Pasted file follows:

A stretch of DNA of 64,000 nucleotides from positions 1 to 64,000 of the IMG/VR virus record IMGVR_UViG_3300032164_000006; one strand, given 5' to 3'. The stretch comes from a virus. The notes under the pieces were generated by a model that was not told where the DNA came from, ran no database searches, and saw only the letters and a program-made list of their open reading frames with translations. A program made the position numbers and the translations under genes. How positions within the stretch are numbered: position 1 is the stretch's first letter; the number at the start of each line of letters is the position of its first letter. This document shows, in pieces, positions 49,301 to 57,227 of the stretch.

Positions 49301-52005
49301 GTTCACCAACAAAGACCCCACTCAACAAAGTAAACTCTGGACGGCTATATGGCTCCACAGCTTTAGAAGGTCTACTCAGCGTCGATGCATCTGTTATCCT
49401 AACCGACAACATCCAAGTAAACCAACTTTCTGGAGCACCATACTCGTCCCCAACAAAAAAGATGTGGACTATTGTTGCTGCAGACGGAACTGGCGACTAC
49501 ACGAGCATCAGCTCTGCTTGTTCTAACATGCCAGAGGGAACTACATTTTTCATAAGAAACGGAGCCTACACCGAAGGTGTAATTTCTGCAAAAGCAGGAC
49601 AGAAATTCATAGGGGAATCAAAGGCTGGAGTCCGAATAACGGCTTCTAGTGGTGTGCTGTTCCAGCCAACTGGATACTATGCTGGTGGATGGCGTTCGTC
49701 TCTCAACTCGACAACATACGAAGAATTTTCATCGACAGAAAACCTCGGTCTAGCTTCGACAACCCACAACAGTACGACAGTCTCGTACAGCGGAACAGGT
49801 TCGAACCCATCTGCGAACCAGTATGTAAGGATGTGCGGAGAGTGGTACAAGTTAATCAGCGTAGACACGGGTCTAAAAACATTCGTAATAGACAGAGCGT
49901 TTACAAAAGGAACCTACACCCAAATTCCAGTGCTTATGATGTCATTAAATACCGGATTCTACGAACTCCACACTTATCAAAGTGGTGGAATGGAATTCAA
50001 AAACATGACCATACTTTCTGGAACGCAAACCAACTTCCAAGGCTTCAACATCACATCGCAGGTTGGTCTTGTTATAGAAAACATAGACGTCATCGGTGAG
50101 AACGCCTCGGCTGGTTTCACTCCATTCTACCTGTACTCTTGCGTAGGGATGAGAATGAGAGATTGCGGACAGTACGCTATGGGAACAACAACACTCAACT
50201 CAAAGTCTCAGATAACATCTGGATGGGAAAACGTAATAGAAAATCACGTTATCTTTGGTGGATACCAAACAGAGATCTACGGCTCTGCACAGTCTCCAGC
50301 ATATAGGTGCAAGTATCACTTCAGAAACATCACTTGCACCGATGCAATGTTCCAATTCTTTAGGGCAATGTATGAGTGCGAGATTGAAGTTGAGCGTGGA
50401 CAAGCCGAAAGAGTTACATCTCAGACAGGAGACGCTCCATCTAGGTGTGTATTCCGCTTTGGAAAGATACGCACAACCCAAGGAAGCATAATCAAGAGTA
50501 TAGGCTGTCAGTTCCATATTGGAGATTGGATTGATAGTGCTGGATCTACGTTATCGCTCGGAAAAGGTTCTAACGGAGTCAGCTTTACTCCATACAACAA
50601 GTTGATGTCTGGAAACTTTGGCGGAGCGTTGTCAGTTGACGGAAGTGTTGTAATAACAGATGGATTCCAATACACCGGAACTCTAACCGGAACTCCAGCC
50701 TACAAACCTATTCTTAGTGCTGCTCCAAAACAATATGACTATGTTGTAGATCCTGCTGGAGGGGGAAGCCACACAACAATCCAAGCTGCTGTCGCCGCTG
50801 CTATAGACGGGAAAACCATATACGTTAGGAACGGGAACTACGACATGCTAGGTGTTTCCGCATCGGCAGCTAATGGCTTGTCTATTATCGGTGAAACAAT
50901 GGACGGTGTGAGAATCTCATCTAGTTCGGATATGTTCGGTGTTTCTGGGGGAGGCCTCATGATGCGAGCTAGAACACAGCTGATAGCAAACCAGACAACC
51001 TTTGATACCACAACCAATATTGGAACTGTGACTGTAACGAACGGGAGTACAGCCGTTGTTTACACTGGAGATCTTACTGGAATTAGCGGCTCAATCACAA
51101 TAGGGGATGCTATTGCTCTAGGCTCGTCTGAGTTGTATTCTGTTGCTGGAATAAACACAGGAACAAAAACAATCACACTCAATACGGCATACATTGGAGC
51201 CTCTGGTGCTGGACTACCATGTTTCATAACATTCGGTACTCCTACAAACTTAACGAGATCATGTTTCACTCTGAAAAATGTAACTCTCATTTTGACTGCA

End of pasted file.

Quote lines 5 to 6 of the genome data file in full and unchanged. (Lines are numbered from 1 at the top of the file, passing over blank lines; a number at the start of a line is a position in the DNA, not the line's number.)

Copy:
49501 ACGAGCATCAGCTCTGCTTGTTCTAACATGCCAGAGGGAACTACATTTTTCATAAGAAACGGAGCCTACACCGAAGGTGTAATTTCTGCAAAAGCAGGAC
49601 AGAAATTCATAGGGGAATCAAAGGCTGGAGTCCGAATAACGGCTTCTAGTGGTGTGCTGTTCCAGCCAACTGGATACTATGCTGGTGGATGGCGTTCGTC